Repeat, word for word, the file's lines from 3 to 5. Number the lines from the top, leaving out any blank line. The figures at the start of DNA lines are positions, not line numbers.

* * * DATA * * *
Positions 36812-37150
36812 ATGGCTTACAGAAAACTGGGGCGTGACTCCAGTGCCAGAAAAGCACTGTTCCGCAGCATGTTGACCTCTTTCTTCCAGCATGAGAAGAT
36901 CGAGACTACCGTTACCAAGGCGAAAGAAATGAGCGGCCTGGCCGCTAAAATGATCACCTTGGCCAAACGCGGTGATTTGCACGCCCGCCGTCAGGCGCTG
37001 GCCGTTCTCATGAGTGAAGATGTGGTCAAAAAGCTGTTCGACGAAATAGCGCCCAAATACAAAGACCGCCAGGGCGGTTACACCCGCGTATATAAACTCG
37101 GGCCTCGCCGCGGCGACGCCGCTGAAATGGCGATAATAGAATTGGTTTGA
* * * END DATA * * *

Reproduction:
36901 CGAGACTACCGTTACCAAGGCGAAAGAAATGAGCGGCCTGGCCGCTAAAATGATCACCTTGGCCAAACGCGGTGATTTGCACGCCCGCCGTCAGGCGCTG
37001 GCCGTTCTCATGAGTGAAGATGTGGTCAAAAAGCTGTTCGACGAAATAGCGCCCAAATACAAAGACCGCCAGGGCGGTTACACCCGCGTATATAAACTCG
37101 GGCCTCGCCGCGGCGACGCCGCTGAAATGGCGATAATAGAATTGGTTTGA